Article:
Recruiters need to be aware of what is going on in the makeup of the workforce to better help clients meet their labor needs. The composition of your clients’ workforce will vary, but most have a spectrum of age groups represented. As demographic trends exert their influence and the workforce composition continues to shift, it becomes even more important to be alert to these effects. Knowing the demographic details of the workforce and how they interact is key to helping your client build and maintain a balanced and motivated base of employees.
These days, some employers have as many as five generations of employees working! This never-before-seen phenomenon presents both challenges and opportunities. According to a study by the Pew Research Center, these generations include the Traditionalists, Baby Boomers, Gen X, Gen Y (Millennials), and Gen Z. Taking a peek at how these generations are commonly grouped by age, we see:
Traditionalists - Born between 1922 to 1945
Baby Boomers – Born between 1946 to 1964
Gen X – Born between 1964 to 1980
Gen Y (Millennials) – Born between 1981 to 1996
Gen Z – Born between 1997 to 2012
Each of these groups often has loosely similar characteristics which the recruiter must consider when filling a position for a client. The recruiter also needs to be aware of the generational makeup of the client’s workforce to ensure that a proposed candidate will be a good fit. A recent White Paper1 gives some insights into the relative proportions of the most significant generations and what their characteristics are. What motivates each generational group, how they work, and what their expectations are vary widely from group to group. The recruiter must be flexible to achieve the best results!
Traditionalists’ proportion of the workforce is near vanishing as time exacts its toll. The last standing workers from this hard-working and conscientious generation might be the entrepreneurial founder of a company who resists handing off the baton or possibly those who work mostly out of habit or to provide supplemental income or benefits in their post-retirement years. Recruiters are unlikely to find themselves placing a candidate from this demographic group.
Baby Boomers, according to the website Statista, represent about six percent of the workforce and continue stubbornly to make their presence felt. They appreciate the value of work, look for intellectual stimulation, like interpersonal contact, enjoy creating things, and are generally self-reliant, skilled, and optimistic. Since their formative years took place during the Space Race and the Cold War they grew up with rapid technological change and readily adopted new ideas. They may find themselves today, however, clinging to known, time-worn ways of working in the face of new unproven methodologies. The shrinking group of Boomers often work gig assignments, do volunteer work, or mentor others.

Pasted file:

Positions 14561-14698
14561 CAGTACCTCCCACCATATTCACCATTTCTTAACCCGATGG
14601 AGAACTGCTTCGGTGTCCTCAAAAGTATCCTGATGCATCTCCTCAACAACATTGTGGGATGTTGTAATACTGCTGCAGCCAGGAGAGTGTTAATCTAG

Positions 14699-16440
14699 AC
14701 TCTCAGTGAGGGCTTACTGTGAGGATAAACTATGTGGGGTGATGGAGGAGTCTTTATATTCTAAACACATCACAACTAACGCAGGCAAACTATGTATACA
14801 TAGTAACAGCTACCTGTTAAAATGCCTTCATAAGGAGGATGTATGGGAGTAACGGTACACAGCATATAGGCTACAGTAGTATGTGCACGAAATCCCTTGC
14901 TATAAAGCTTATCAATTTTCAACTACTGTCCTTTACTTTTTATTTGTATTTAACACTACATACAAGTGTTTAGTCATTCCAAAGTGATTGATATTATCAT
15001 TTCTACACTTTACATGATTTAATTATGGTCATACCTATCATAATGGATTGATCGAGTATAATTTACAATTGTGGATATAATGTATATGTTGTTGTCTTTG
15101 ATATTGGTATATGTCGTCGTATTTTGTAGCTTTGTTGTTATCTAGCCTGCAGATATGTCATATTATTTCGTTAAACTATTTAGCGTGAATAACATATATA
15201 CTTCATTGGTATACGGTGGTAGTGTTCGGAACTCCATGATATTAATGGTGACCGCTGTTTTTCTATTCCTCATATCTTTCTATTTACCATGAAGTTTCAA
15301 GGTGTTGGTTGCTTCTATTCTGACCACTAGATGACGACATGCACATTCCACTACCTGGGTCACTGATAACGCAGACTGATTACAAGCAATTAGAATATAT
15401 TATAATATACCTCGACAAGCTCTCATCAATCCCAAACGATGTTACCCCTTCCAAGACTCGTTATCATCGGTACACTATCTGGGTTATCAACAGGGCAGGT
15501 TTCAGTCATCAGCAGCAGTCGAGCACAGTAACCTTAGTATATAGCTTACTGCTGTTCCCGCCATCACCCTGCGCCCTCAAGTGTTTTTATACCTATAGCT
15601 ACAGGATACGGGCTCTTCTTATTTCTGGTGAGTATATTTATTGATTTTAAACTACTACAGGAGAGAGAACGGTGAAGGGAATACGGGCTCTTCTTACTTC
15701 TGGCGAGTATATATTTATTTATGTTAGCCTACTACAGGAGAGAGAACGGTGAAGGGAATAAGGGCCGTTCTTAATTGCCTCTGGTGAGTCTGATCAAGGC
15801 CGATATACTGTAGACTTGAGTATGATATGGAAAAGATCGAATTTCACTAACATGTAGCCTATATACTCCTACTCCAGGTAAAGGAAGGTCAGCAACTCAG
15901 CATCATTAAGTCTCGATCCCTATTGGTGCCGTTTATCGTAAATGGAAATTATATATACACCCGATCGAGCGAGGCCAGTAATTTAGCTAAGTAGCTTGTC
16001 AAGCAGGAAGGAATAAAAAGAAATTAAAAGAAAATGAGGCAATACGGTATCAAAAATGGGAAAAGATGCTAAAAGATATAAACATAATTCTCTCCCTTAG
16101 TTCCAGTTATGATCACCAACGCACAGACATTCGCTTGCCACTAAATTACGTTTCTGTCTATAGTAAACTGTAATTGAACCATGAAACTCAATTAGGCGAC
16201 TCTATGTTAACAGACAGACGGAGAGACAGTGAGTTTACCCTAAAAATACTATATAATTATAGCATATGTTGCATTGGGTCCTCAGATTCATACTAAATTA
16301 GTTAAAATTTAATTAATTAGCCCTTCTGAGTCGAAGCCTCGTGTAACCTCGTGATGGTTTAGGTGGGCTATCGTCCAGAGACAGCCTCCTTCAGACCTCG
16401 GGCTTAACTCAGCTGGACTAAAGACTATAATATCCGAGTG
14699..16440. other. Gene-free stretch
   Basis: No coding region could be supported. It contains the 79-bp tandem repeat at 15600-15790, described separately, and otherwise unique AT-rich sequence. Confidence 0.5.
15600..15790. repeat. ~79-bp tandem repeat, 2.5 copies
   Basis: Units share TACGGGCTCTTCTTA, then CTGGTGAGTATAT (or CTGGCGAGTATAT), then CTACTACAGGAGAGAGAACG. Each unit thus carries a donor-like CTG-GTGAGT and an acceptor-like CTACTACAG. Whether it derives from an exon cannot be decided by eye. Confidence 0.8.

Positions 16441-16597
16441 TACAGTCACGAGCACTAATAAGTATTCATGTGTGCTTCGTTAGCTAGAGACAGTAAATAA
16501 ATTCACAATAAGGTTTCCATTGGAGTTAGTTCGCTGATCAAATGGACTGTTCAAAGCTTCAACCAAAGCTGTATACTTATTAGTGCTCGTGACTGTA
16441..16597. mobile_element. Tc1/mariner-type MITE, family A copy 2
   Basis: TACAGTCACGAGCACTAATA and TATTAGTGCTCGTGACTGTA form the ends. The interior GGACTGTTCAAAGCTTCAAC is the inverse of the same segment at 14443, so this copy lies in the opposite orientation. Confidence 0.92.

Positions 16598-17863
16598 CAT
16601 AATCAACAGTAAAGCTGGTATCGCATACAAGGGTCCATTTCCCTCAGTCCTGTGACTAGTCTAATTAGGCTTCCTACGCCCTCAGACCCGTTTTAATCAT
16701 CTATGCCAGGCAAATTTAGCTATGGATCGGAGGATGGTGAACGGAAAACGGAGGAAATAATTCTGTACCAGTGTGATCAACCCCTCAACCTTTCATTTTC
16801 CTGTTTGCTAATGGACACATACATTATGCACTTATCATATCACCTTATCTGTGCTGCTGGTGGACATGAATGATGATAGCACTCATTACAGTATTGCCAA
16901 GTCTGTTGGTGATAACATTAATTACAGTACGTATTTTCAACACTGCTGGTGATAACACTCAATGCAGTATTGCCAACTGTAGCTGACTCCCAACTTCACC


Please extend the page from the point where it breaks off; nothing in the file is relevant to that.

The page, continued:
Gen X workers represent about thirty-five percent of the workforce. They want to make their mark and often can be impatient with their progress. They may sometimes lack the work ethic of Boomers and instead value family and friends before work. This generation has, however, proven to be hard-working, but they demonstrate a lack of trust in large institutions.
Gen Y or Millennials compose about thirty-five percent of the force and are very focused on the internet for all their information. This rapidly growing group is seen as having very high expectations and has a very short attention span. Millennials are graduating into higher-level positions and are likely to become the dominant force in the workforce by 2025. They prefer having flexible work choices available to them and have demonstrated a readiness to change jobs. This turnover represents an opportunity for recruiters to make placements!
Gen Z workers complete the last twenty-four percent of the workforce and represent another fast-growing segment. They are hard-working, like solving problems, and are often devoted to social causes. They insist on prompt and frequent feedback on their performance. Their focus on social causes may create challenges for clients who typically prefer to maintain a hands-off, apolitical stance in the functioning of their business.
Given the widely varying characteristics of these groups it is easy to understand why having an effective team is such a challenge. Imagine a firm with all five generations present and the interesting mix of work ethics, expectations, value systems, technological familiarity, and communication skills that is represented! Recruiters can understand the makeup of the client’s workforce and fine tune candidates to make sure that they can successfully function in their new roles if they are aware of THE DYNAMICS OF TODAY’S WORKFORCE!
1 White Paper. “Engaging the Workforce Across Generations.” Human Resource Executive, 2023.